When my husband and I bought our home eight years ago, location was a major determining factor. Not only was it close to a large beautiful park, it was five blocks from a commercial strip where we could buy groceries, eat out, or go see a movie.

Best of all, it was near public transit, so we could get by with owning one car – and neither of has to endure driving to work during the hellish rush-hour commute.

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Five ways to save for your child's education – other than RESPs

Roma Luciw

Most Canadian parents know about RESPs (which doesn’t necessarily mean they have them) but few are aware of alternative ways of saving for their child’s post-secondary education, says a new report.

The report, released Wednesday by the Bank of Montreal, says a study conducted last year found that 83 per cent of parents expect to pay for their child’s college or university costs, while 44 per cent expect their child will also chip in.

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Can this unlikely pair of financial gurus sell money skills for kids?

Dawn Walton

A guy who was more than $20,000 in debt straight out of high school after stupidly buying a car on his credit card, and another guy who naively thought he could enjoy the good life in Whistler while making just $9 an hour, seems like an unlikely pair of financial gurus.

But Kevin Cochran and Jay Seabrook, both now 36, have managed to turn around their youthful financial foibles in order to help teach kids - and their parents - crucial money management skills.

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Ten tax-related things that leave Canadians stumped

Roma Luciw

Shari Stolpmann is paying $9,000 a year for her 19-year-old daughter to study firefighting at an Ontario college. But when she files her taxes, she will only be able to claim a tax credit of $5,000 from her daughter’s school costs - which in Ontario will lead to tax savings of around $1,000.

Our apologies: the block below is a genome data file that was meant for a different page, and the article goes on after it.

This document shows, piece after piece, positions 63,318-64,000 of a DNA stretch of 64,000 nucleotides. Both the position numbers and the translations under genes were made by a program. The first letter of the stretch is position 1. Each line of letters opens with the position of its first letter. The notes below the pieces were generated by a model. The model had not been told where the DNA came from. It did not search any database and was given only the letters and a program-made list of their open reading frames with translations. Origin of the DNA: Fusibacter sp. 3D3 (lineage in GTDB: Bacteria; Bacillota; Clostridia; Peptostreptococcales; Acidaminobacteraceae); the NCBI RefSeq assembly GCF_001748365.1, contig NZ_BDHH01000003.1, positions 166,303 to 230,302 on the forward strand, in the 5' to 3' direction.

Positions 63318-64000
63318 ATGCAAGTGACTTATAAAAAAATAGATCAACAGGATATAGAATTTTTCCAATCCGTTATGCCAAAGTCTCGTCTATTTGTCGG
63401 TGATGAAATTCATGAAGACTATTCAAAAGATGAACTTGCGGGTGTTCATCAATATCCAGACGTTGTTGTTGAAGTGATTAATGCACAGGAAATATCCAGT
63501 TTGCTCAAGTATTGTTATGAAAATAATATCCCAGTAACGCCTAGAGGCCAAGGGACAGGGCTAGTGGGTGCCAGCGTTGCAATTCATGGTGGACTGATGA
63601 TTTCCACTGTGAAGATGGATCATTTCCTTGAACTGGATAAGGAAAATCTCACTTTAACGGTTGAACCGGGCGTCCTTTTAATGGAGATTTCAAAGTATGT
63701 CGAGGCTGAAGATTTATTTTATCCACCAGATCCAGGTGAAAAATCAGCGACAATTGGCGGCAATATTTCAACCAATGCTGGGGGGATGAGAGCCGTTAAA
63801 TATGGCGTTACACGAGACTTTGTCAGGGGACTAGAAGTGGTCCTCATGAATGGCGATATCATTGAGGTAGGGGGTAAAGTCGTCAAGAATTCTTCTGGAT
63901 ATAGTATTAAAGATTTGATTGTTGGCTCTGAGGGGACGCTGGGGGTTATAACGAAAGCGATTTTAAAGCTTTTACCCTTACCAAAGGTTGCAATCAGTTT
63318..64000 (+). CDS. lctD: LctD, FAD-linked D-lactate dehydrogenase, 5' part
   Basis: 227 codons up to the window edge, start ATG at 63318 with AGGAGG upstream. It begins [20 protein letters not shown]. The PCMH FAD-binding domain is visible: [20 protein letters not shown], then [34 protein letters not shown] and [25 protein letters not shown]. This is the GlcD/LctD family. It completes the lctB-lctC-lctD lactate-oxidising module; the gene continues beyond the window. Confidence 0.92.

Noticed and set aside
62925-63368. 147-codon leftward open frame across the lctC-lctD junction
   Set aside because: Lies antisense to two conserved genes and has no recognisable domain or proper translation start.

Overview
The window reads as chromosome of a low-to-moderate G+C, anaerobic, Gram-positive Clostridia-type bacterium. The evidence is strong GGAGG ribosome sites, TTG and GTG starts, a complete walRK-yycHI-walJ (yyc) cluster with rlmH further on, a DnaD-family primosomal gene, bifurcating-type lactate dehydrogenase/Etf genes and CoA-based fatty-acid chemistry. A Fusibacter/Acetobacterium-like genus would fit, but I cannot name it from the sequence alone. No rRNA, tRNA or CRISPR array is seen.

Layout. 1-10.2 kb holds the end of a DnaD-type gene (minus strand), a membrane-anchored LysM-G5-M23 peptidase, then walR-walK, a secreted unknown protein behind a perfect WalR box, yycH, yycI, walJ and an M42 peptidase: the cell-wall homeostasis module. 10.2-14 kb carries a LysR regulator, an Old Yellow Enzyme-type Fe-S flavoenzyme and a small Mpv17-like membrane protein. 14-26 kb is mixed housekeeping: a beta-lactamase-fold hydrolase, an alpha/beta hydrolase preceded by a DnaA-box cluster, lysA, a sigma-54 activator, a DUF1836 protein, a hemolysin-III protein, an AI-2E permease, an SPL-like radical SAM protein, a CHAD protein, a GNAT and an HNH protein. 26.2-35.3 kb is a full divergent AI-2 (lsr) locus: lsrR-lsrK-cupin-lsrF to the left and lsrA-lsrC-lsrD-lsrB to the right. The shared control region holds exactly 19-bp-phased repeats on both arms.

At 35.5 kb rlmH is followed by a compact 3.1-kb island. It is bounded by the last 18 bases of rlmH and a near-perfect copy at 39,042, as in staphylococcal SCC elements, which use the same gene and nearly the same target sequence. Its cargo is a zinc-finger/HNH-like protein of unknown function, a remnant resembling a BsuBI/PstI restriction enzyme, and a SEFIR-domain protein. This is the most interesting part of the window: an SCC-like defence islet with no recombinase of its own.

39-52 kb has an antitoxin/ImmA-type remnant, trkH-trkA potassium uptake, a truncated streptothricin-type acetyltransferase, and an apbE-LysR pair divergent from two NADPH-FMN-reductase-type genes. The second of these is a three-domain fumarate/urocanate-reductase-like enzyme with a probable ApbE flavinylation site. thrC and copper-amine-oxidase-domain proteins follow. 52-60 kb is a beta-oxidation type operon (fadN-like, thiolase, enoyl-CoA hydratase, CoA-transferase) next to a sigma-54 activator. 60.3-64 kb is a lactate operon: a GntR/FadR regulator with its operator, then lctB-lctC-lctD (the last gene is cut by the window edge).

Despite soaring tuition and the slew of other school-related costs, Canada Revenue Agency (CRA) rules state that children who are attending school and not claiming a school-related tax credit for themselves can transfer up to $5,000 in tuition and education costs to a parent.

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Why we hate redeeming reward miles, and other airline-perk bugaboos

Dianne Nice

When it comes to travel rewards, not all airline perks are created equal. A recent survey of 150 Globe readers suggests while some upgrades are appreciated, many are just not worth the money.

The best travel perks are the ones you don't have to pay for, readers say, with customer loyalty rewards such as airport lounges with wifi and priority check-in services topping the list. "Time and organization are the most valuable commodities for people who travel a lot for work," one reader said.

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'Inspect it for bed bugs,' and other tips for saving money

Dianne Nice

What lengths would you go to cut costs? Would you reuse your tea bags or not flush your toilet?

Those suggestions and more were offered up when The Globe and Mail asked readers to share the weirdest things they do to save money. It’s expensive to be part of the rat race, but Globe readers have come up with creative ways to save money at work.

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Who’s worried about retirement? Not these young savers

Dianne Nice

To hear the big banks tell it, Canadians dread the thought of retirement and are wringing the hands over their inability to maximize their RRSPs.

However, a recent survey of Globe and Mail readers tells a different story. Of more than 1,700 respondents, 77 per cent said they were actually very confident (39 per cent) or somewhat confident (38 per cent) they would have enough saved for retirement.

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From the first date to ‘I do,’ love now costs $43,842.08

Dawn Walton

All you need is love, right?

It turns out The Beatles may have severely underestimated the cost of that first feeling of butterflies to the walk down the aisle.

Love actually rings in at $43,842.08, according to RateSupermarket.ca, which has calculated the price tag of the typical modern relationship - from a one-year courtship, followed by a one-year engagement to the wedding day.

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Buying a U.S. vacation home? Make sure you know the tax rules

Dawn Walton

The lure of a buying a vacation property in the American sunbelt can be enticing, especially for Canadians suffering through a brutal winter.

There are plenty of compelling reasons to buy south of the border: The Canadian dollar remains strong against the U.S. greenback, and real estate prices are still low.

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Drowning in debt? Tips for curing the January financial blues